Last week on Twitter, several posts linking to interviews with the author of a new legal writing book grabbed my attention.*
I never before heard of Ross Guberman, but because of my keen interest in legal writing, particularly appellate brief writing, I began to investigate. His glowing comments about Chief Justice John Roberts as a writer and a description of his book as “writing-nerd nirvana” sealed my interest.
Ross Guberman is a legal writing consultant whose company, Legal Writing Pro, offers seminars, workshops and other programs to lawyers and judges on legal writing and drafting. While acknowledging exceptions exist, he believes that legal writing has gotten worse over the years, pointing to an “era of cutting and pasting” as a cause.
“Literary novels and poetry require talent,” he says. “But persuasive writing can be taught, as long as the writer has a working command over sentence structure and a good ear for language.” Guberman admits the skill is not easily learned but states that one “can go line-by-line, heading-by-heading, example-by-example and explain what’s happening in even the most famous briefs by the most famous advocates.”
Oxford University Press released his new book, Point Made: How to Write Like the Nation’s Top Advocates, which has been described as a compilation of 50 distinct writing techniques, each demonstrated through recent, short, diverse and interesting examples from top lawyers’ motions and briefs in high-profile cases. Guberman calls his book a one-on-one conversation with a personal touch that can be both read cover to cover and used as a handy reference book. He includes useful information and offers new takes on familiar challenges to assist lawyers write more effectively.
Guberman tells lawyers how to be better writers. He recommends studying the fresh and evocative writing of non-lawyers, such as those in Wall Street Journal, The New Yorker, The Economist, The New York Times, and The Washington Post, while focusing on transitions, word choice, parallelism and sentence structure variety.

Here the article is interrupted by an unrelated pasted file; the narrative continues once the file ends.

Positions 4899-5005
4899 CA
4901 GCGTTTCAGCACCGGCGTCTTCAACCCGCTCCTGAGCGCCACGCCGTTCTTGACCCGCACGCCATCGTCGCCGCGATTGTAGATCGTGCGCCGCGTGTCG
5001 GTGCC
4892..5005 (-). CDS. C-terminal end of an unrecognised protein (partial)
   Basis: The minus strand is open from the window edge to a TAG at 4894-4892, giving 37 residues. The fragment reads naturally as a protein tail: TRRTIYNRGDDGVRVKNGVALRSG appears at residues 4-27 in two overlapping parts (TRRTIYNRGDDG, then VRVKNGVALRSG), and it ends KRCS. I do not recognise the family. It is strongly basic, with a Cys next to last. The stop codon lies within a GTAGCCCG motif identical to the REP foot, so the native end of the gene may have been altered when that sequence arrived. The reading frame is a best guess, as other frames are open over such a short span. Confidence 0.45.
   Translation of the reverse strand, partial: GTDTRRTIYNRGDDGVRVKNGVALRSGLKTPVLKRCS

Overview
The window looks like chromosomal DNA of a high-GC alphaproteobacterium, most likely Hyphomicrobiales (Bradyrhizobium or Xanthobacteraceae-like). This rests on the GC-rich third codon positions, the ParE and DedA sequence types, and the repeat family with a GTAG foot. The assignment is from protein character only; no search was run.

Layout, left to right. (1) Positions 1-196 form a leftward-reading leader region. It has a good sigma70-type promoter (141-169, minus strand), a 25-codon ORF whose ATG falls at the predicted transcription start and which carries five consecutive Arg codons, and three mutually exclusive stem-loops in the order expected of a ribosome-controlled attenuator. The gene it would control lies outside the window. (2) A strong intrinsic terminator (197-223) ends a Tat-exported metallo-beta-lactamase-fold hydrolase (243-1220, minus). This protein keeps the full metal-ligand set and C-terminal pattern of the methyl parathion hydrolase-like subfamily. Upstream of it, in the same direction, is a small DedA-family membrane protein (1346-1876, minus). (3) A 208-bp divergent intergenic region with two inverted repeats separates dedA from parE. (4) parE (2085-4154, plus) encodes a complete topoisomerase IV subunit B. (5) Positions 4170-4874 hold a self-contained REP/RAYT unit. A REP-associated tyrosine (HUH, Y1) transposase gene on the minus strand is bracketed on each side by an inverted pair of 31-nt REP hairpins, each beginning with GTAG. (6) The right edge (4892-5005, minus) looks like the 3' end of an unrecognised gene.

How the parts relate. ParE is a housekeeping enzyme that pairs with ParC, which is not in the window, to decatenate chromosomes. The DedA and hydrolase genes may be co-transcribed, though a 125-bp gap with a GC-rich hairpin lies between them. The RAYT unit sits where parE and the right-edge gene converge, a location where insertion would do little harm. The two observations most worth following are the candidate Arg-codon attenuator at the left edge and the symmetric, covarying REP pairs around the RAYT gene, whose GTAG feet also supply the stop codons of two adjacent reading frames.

He encourages lawyers to use the readability statistics tool and challenges them to strive for a Flesch Reading Ease score of 40 or higher. He suggests this can be achieved by shortening some sentences, breaking down long paragraphs, replacing long words with short ones and changing the passive voice to the active voice.
“In an ideal world, I supposed that style wouldn’t or shouldn’t matter. But in the real world, it most certainly does. Most lawyers overestimate how much time and effort that judges and even clerks can devote to deciphering the many briefs that cross their desks each week. So here’s what judges will tell you off the record: although they may not assess style consciously, when the word choice is precise and evocative, the sentences are vivid and varied, and the writer shows some personality or pizzazz, the arguments become all that much easier to understand—and to accept.”
My Bottom Line: Any time someone attempts to provide techniques or a formula for an aspect of law practice that can be learned, applied and then taught, I am pleased. Much more needs to be said, so I am looking forward to receiving my own copy of Point Made and will happily provide a review soon after.